With the dramatic budget standoff in Sacramento over, Gov. Arnold Schwarzenegger must feel as if he has finally rediscovered his inner action hero and found a way to impose his stamp on a largely dysfunctional state lawmaking process.
By threatening to veto the deeply flawed $104.3 billion budget, which was late by a record time, plus 1,000 or so unsigned bills, he achieved a rare bargaining equity with the lockstep caucuses of both political parties.
Applying arm-twisting to the legislative phase where his leverage was greatest, the governor won the two demands that the majority Democratic leadership summarily rejected several days earlier. He obtained a safeguard ensuring that the state’s new rainy-day fund for bad economic times could not be opened unless locked-in spending outstripped revenues.
He also made the lawmakers discard their scheme to forcibly borrow $1.6 billion from working Californians by increasing the tax-withholding minimum. That lost revenue will supposedly be replaced by doubling to 20 percent the penalties for corporations that underpay their taxes by $1 million or more, and also by canceling a proposed tax-amnesty period.
The governor did have the example of a hard-nosed Republican minority to show him the power of “no.” Though largely irrelevant throughout much of a legislative session, the heavily outnumbered GOP holds de facto veto power over the annual budget and other fiscal bills requiring two-thirds approval.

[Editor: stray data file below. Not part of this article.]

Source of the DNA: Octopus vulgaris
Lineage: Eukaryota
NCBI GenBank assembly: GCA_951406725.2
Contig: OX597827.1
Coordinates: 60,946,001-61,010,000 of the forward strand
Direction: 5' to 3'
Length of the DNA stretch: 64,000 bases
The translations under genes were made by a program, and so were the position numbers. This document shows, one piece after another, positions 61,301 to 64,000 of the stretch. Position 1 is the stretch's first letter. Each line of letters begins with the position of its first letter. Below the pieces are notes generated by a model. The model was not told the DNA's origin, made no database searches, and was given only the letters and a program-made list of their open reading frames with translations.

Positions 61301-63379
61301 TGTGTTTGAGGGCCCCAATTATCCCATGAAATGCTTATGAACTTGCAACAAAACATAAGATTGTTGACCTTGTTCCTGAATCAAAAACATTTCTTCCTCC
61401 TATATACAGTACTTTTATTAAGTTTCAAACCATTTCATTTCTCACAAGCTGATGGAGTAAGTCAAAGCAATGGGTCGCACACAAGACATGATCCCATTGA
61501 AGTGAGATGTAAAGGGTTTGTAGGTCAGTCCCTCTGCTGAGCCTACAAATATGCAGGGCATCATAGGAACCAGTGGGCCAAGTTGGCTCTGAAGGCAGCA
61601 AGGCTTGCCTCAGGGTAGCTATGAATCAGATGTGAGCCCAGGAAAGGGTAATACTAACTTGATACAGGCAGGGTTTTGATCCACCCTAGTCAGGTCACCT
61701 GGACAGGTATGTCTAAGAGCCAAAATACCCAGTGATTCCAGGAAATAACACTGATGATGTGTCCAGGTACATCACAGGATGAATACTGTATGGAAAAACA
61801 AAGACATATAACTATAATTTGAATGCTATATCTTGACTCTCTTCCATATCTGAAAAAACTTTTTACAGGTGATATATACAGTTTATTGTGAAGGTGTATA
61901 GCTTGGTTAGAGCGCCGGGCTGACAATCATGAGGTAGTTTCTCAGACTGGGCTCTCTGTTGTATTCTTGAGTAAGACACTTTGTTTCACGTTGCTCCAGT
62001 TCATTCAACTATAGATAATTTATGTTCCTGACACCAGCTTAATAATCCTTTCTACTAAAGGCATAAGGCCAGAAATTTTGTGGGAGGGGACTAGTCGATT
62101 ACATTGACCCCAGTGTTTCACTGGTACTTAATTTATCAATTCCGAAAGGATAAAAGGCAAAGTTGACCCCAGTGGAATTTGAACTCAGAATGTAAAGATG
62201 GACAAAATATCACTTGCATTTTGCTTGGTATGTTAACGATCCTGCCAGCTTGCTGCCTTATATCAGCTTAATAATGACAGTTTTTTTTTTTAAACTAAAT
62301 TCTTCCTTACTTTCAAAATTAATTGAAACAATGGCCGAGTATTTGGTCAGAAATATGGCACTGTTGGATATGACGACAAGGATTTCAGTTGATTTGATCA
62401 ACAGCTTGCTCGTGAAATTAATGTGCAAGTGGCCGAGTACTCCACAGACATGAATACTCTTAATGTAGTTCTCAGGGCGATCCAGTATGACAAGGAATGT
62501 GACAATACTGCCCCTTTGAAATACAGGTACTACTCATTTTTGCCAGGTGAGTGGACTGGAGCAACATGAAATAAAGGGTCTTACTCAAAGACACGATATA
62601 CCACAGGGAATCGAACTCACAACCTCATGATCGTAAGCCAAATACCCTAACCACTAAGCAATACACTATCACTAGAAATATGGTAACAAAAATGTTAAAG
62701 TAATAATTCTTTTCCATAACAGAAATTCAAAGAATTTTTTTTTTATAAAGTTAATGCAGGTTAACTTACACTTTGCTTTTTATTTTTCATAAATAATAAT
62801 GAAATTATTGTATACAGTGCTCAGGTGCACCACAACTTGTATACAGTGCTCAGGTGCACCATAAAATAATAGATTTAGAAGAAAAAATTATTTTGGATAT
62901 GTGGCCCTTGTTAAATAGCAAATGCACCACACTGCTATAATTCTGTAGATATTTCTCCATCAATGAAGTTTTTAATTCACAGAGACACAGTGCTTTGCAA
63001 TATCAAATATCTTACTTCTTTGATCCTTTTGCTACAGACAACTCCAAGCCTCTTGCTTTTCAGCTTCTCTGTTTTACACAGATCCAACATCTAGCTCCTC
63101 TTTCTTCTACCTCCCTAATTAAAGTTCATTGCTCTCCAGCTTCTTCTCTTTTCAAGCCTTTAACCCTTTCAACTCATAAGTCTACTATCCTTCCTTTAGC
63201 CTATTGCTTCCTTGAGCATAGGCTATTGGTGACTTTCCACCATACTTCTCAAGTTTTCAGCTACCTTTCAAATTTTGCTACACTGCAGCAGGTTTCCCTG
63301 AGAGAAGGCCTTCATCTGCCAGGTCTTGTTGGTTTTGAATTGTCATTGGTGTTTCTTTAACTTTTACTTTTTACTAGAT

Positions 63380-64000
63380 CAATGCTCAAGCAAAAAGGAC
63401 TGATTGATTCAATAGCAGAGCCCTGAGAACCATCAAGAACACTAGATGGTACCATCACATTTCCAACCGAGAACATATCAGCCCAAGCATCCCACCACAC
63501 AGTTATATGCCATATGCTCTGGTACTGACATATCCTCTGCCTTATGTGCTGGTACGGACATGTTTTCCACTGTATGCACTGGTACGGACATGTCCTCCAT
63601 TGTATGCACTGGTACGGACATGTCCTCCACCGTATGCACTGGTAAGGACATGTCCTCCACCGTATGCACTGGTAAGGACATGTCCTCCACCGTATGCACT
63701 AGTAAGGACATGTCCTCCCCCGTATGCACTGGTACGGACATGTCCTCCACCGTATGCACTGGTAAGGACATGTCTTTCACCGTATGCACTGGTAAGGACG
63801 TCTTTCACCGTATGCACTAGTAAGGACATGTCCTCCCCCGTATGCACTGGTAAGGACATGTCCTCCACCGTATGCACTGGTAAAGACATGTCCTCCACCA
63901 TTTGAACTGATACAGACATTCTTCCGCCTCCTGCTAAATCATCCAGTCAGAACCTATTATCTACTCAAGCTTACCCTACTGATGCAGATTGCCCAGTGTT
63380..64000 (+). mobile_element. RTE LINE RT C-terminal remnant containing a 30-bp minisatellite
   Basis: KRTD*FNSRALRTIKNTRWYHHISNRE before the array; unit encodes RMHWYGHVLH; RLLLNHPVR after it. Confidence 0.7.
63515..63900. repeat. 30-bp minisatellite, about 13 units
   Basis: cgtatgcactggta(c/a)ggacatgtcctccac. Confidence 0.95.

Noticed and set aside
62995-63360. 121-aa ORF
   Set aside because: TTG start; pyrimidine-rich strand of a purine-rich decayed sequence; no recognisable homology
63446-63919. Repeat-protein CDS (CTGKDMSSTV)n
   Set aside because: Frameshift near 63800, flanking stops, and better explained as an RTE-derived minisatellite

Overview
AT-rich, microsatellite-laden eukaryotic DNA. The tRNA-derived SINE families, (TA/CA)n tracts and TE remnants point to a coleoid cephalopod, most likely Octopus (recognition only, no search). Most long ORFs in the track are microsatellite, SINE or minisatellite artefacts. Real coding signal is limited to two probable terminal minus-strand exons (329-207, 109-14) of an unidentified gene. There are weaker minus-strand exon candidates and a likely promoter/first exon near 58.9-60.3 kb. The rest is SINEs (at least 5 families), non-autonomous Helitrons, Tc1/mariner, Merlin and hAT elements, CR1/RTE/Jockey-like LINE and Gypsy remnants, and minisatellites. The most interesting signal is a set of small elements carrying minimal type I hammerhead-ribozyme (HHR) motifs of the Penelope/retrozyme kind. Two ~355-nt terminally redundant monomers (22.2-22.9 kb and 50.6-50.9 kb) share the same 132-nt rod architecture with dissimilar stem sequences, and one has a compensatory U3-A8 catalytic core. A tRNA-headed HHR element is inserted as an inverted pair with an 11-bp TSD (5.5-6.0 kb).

By standing firm, the Republicans managed to block any new taxes in recent years while the state repeatedly faced record-breaking deficits. And in the past few days, word was getting out that some GOP members might not join the vote needed to override a Schwarzenegger budget veto.
At this moment Schwarzenegger is probably more disliked by California legislators than he has ever been. But until now, the governor’s most valuable reform proposals have mostly been blocked by extreme partisanship anyway. Republican lawmakers largely broke with a governor from their own party, castigating him as a closet Democrat.
Yet, by attempting to work with majority Democrats, Schwarzenegger was able to move the state forward on vital issues such as the much-needed transportation infrastructure upgrades. Still, areas of cooperation were limited and the Democratic establishment reflexively stonewalled all genuine structural reforms.
But now if Schwarzenegger has the will to use the threat of strategic vetoes and the bill-signing boycott again, he could do amazing things to make California governable again by the time he finishes his final two years in office. Next spring, he could announce that no legislation will be signed after the June 30 deadline until an acceptable budget is passed — along with a spending cap and other essential fiscal reforms to ensure that the days of wishful thinking smoke-and-mirrors budgets are over in California.